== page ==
Female lung transplant recipients at greater risk of acute lung injury

May 24, 2005

SAN DIEGO-Female lung transplant recipients are significantly more likely to suffer from a type of injury to the transplanted lung called primary graft dysfunction than male lung transplant patients, according to a study to be presented at the American Thoracic Society International Conference on May 24.

The study found that female lung transplant recipients who received a lung from either a male or female donor were almost 60% more likely to suffer from primary graft dysfunction, compared with male recipients who received their lung from a male donor.

"There are a number of possible reasons why women are at increased risk," said lead researcher Catherine Kuntz, M.D., Pulmonary Fellow at the Hospital of the University of Pennsylvania. "It may involve women's hormones or differences in their immune systems."

The study included data on all 7,482 adult lung transplants performed in the United States between 1994 and 2002. The researchers took into account factors such as the donor's age, race, cause of death, and the recipient's age, race and reason for lung transplant, as well as the size matching between the donor and recipient.

Overall, approximately 10% of transplant recipients suffered from primary graft dysfunction, which is an acute severe lung injury that occurs within the first 72 hours after the transplant and has a high mortality.

Once the lung is taken out of the donor, it is put on ice, and during this time, no blood flows through the organ. When the lung is transplanted into the recipient and all the blood vessels are reattached, injury to the lung may become apparent. Lung graft dysfunction is associated with a high death rate, prolonged hospital stay and other serious complications.

"We need further investigation into what it is about women that increases the risk," Dr. Kuntz said. "We need to look at factors such as whether the women have gone through menopause, and how many children they've had."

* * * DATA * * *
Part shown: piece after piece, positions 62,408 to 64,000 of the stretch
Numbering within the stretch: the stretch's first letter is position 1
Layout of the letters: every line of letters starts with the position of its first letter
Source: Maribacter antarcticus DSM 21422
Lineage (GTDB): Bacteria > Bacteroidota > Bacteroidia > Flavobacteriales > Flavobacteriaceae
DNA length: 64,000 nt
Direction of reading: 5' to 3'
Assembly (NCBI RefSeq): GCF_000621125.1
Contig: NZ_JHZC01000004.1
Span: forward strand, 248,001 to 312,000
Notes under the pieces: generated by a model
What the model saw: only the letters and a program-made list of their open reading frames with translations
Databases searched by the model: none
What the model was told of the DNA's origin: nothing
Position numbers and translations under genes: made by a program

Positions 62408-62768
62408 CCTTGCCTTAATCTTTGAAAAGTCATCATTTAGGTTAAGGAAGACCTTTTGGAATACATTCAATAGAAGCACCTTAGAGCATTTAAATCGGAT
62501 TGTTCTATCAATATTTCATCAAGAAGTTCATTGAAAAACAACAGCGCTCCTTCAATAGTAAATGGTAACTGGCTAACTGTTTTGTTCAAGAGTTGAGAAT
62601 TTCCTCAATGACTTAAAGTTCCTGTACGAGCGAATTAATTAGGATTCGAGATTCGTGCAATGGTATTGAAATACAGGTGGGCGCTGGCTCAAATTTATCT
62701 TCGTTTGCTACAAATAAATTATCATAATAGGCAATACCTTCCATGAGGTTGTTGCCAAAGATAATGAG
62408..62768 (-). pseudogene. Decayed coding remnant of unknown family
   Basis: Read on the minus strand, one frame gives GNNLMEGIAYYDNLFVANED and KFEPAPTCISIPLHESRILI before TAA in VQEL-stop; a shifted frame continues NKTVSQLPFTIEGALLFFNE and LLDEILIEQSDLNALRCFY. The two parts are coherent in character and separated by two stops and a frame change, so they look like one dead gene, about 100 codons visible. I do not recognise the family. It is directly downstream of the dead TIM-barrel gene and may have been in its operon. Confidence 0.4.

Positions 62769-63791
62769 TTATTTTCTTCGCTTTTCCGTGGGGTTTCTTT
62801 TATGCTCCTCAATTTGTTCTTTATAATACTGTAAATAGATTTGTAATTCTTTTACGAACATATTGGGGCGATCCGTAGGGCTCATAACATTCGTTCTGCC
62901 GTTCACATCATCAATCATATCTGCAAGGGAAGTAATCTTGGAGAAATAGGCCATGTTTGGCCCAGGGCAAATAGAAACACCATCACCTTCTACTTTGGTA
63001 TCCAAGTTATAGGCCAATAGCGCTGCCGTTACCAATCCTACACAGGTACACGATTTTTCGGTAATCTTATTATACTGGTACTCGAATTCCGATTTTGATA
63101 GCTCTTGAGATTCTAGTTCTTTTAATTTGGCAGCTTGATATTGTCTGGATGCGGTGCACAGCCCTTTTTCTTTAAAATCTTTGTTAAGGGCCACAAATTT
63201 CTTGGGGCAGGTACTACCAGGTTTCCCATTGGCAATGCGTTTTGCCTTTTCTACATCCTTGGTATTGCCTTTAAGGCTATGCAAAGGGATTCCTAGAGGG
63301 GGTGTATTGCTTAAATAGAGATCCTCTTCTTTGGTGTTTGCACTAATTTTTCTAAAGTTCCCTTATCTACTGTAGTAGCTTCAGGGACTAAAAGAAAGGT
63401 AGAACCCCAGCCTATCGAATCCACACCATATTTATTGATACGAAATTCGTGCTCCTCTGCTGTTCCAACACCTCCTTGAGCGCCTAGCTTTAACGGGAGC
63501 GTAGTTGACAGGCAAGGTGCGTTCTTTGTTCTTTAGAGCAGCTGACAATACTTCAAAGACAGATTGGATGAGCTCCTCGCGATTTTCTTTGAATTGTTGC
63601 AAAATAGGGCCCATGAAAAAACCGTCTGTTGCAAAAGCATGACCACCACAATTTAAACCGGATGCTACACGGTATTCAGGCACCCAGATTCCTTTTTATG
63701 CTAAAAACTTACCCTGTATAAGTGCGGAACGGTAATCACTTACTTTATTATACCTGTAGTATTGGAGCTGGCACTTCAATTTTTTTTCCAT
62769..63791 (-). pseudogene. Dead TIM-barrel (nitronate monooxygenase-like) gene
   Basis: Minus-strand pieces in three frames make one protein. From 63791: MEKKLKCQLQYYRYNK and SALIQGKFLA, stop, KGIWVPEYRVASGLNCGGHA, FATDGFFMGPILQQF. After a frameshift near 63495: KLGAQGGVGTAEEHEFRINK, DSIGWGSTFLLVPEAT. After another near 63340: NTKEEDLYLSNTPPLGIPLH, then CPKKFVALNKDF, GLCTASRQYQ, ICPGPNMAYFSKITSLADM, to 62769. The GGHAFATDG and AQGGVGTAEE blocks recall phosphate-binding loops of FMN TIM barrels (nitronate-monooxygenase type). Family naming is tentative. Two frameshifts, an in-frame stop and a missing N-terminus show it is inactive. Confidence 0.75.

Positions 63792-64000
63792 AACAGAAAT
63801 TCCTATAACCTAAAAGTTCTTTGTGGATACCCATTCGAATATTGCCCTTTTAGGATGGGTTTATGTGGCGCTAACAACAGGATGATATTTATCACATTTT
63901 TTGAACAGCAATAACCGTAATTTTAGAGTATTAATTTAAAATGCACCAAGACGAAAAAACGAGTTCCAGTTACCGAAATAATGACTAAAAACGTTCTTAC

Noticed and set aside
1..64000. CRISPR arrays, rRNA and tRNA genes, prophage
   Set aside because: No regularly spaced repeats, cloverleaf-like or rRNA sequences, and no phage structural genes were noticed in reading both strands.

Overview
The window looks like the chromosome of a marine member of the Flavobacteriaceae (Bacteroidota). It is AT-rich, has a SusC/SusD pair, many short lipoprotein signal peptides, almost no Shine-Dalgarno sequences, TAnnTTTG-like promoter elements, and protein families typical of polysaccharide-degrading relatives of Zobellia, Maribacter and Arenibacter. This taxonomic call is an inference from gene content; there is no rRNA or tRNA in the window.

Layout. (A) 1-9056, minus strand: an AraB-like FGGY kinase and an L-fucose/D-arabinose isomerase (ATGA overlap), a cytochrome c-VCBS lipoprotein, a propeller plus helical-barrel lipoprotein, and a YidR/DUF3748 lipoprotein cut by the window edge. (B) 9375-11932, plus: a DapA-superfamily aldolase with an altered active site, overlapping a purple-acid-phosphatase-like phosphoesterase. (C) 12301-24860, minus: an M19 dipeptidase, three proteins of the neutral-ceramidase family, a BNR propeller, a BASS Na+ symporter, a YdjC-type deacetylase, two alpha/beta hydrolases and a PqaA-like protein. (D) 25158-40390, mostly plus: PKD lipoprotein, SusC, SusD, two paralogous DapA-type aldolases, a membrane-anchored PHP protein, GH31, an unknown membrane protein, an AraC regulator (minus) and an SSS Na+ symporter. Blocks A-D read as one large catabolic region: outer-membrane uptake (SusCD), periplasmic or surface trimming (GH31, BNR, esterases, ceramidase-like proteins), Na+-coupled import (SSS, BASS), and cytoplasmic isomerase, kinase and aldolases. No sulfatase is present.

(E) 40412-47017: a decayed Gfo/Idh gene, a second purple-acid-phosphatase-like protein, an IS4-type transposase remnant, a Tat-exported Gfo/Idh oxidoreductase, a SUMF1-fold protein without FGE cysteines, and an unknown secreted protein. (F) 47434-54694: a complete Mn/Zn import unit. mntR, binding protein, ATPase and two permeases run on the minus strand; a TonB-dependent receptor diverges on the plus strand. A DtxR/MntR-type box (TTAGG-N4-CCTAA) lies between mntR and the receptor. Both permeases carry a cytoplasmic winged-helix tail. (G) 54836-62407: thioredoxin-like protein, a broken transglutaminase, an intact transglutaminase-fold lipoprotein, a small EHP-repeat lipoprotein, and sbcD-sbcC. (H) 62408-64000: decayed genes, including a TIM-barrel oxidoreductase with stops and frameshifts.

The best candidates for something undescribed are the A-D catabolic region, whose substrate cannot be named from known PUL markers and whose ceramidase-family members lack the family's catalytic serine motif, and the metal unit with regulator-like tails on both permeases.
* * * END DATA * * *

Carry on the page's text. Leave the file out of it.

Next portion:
According to the United Network for Organ Sharing (UNOS) there are currently 3,688 Americans waiting for a lung transplant for diseases including cystic fibrosis, chronic obstructive pulmonary disease (COPD), primary pulmonary hypertension and pulmonary fibrosis.
-end-


American Thoracic Society

Related Blood Vessels Articles from Brightsurf:

Biofriendly protocells pump up blood vessels
In a new study published today in Nature Chemistry, Professor Stephen Mann and Dr Mei Li from Bristol's School of Chemistry, together with Associate Professor Jianbo Liu and colleagues at Hunan University and Central South University in China, prepared synthetic protocells coated in red blood cell fragments for use as nitric oxide generating bio-bots within blood vessels.

Specific and rapid expansion of blood vessels
Upon a heart infarct or stroke, rapid restoration of blood flow, and oxygen delivery to the hypo perfused regions is of eminent importance to prevent further damage to heart or brain.

Flexible and biodegradable electronic blood vessels
Researchers in China and Switzerland have developed electronic blood vessels that can be actively tuned to address subtle changes in the body after implantation.

Lumpy proteins stiffen blood vessels of the brain
Deposits of a protein called ''Medin'', which manifest in virtually all older adults, reduce the elasticity of blood vessels during aging and hence may be a risk factor for vascular dementia.

Cancer cells take over blood vessels to spread
In laboratory studies, Johns Hopkins Kimmel Cancer Center and Johns Hopkins University researchers observed a key step in how cancer cells may spread from a primary tumor to a distant site within the body, a process known as metastasis.

Novel function of platelets in tumor blood vessels found
Scientists at Uppsala University have discovered a hitherto unknown function of blood platelets in cancer.

Blood vessels can make you fat, and yet fit
IBS scientists have reported Angiopoietin-2 (Angpt2) as a key driver that inhibits the accumulation of potbellies by enabling the proper transport of fatty acid into general circulation in blood vessels, thus preventing insulin resistance.

Brothers in arms: The brain and its blood vessels
The brain and its surrounding blood vessels exist in a close relationship.

Feeling the pressure: How blood vessels sense their environment
Researchers from the University of Tsukuba discovered that Thbs1 is a key extracellular mediator of mechanotransduction upon mechanical stress.

Human textiles to repair blood vessels
As the leading cause of mortality worldwide, cardiovascular diseases claim over 17 million lives each year, according to World Health Organization estimates.

Read More: Blood Vessels News and Blood Vessels Current Events
Brightsurf.com is a participant in the Amazon Services LLC Associates Program, an affiliate advertising program designed to provide a means for sites to earn advertising fees by advertising and linking to Amazon.com.